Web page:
Leadersmithing: A craft approach to leadership, part 3
Leadersmithing rediscovers the craft of leading and sets out how leaders can hone their key skills
It identifies the muscle memory you need to lead, then offers a programme of 52 exercises to take you there, organised into four suits like a pack of cards. In this piece Eve Poole takes one of her four suits for leaders and offers some tips on mastery.
My Spades are all about practicalities – the tools and techniques for getting things done through others. Some of them are about investing in your future potential through the likes of networking, some of them are about freeing yourself up to lead through the likes of delegating, and some of them are about how to get the best out of those around you, both in terms of problem-solving and performance.
One of the biggest problems facing leaders is a diary that is wall-to-wall with meetings. There seems to be no time to be strategic or proactive, and most leaders say the majority of meetings they attend are a waste of time. You can do quite a lot about this through excellent delegation and empowerment, but there will still be quite a few meetings you can’t avoid. So my Six of Spades is about meetings:
Next time you dread a meeting, reframe and rejoice: it’s free training! Meetings are your opportunity to try things. You could practise your listening skills, or excellent questions. You could practise summarising, or rationing your contributions, or eliciting the thoughts of the quieter contributors. You could improve your personal impact by planning your appearance, contributions and style beforehand. You could also practise your presentation skills, or apply some creativity or problem-solving tools. The meeting could also generate data for you to use to exchange feedback with colleagues afterwards.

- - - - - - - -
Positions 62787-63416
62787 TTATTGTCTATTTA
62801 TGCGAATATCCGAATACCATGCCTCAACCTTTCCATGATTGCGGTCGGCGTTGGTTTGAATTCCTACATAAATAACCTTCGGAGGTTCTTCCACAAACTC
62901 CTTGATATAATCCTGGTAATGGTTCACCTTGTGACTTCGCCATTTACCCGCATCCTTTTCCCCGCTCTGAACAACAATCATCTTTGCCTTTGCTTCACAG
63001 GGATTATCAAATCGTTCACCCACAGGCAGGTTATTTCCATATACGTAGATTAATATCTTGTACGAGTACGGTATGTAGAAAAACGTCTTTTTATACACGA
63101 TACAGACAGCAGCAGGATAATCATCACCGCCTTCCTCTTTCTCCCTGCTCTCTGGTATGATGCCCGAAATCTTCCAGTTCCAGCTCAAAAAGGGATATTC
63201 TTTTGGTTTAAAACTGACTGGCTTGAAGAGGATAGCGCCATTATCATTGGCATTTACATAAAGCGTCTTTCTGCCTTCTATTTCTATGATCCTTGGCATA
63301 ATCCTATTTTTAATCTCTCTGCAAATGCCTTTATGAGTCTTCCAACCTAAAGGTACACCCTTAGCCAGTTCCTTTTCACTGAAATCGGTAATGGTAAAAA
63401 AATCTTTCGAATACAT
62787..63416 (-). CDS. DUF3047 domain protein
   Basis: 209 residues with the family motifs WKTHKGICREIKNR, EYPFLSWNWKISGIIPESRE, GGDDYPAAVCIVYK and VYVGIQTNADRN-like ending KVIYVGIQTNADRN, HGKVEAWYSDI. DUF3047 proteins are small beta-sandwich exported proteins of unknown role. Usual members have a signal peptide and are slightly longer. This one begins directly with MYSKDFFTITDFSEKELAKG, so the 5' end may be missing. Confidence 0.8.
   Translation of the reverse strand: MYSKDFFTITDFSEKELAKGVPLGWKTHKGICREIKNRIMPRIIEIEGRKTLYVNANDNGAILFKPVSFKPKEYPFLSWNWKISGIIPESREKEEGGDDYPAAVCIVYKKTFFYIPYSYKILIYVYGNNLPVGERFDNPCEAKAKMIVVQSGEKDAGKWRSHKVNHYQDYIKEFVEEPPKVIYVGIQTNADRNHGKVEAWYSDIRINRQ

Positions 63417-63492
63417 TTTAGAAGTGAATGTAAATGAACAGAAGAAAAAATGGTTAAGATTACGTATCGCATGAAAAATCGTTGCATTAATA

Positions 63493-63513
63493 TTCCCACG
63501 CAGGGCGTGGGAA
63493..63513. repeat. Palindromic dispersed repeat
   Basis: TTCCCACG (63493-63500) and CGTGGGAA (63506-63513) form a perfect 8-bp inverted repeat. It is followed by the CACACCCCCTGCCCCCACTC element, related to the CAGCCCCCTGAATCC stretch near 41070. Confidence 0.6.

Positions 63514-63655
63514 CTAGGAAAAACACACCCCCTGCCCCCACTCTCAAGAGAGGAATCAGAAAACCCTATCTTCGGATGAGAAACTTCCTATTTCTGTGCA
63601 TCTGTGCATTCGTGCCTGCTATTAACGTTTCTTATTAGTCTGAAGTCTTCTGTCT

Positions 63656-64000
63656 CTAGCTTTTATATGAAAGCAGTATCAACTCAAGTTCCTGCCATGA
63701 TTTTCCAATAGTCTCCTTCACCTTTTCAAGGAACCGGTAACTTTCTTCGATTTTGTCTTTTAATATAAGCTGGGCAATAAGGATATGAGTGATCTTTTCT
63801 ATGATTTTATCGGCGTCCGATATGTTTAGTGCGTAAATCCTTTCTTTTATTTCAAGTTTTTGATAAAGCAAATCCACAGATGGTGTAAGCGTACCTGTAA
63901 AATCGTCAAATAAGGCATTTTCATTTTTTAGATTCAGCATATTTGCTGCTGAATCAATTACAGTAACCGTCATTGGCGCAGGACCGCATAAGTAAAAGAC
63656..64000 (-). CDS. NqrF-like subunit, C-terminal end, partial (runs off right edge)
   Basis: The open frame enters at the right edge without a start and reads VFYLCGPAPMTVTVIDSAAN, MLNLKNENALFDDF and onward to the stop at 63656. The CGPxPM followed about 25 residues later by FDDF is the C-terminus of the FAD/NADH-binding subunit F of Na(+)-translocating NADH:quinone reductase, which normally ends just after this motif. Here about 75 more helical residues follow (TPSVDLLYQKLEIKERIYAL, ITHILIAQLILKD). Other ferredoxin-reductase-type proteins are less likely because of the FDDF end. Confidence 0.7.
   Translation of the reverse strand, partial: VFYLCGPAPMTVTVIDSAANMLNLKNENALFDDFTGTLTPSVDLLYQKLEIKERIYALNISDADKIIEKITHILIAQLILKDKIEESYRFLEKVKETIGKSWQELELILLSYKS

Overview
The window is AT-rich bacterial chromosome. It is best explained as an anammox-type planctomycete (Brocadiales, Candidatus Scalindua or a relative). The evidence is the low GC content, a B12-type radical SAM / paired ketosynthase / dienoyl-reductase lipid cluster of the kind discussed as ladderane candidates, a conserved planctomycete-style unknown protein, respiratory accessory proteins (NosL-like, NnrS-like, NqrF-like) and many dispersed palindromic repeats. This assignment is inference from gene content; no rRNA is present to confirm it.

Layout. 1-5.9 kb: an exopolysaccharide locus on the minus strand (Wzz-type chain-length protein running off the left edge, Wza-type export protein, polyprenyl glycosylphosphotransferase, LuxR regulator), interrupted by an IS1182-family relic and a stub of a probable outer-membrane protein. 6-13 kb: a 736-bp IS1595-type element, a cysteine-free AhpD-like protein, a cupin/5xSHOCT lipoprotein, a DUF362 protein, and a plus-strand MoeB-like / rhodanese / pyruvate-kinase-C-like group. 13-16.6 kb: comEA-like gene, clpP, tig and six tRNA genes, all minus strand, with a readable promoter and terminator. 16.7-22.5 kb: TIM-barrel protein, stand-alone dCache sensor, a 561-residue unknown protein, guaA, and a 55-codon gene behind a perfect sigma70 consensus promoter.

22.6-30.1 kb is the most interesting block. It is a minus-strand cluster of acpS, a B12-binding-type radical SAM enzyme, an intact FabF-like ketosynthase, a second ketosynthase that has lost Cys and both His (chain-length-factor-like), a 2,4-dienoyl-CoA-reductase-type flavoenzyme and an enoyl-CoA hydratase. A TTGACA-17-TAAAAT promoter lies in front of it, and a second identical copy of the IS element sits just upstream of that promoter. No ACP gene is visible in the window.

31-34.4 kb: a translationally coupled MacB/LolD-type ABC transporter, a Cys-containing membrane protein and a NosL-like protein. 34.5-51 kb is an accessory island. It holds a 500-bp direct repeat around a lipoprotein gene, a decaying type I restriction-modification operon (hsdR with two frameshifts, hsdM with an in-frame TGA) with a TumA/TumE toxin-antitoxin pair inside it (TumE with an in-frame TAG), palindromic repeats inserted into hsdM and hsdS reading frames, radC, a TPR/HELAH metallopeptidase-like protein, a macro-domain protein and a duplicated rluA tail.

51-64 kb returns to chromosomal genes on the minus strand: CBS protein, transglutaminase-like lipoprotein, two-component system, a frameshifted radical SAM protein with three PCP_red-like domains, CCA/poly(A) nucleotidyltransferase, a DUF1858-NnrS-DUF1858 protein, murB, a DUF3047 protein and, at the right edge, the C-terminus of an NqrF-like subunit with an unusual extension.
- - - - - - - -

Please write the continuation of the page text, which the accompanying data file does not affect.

Great, so all your meetings are now a joy! Now let’s talk about edge. HR is often seen as being a ‘soft touch’ function. This is unfair, but suggests there is scope for more assertion in the culture. So my Ace of Spades is about difficult conversations. It gives you two scripts for the most common types, as recommended by personal impact expert Sarah Cartwright:
• Say the person’s name – Jo,
• Acknowledge their request – You want me to stay late to finish this report.
• 'I'm going to say no' – I’m going to say no,
• Give only one reason – Because I have a dinner appointment.
• Offer an alternative if possible – Instead I’ll brief Sam, and check it first thing.
The big ask:
• Say the person’s name – Sam,
• Acknowledge this is a difficult request – I’m going to ask you an enormous favour.
• ‘I want to ask you…’ – I want to ask you if you’ll stay late tonight:
• Give only one reason – This report is due, and I can’t.
• Offer something in it for them – I’ll check it first thing, and I’ll owe you one.
Like all routines, it’s clunky until it becomes a habit, so start practising now. Of all the skills for leaders this is arguably the most important. Almost every leadership challenge you face boils down to your ability to have the right conversation with the right person at the right time.
This article is the third in a four-part series based on the book Leadersmithing by Eve Poole. Poole is a leadership speaker, teacher and consultant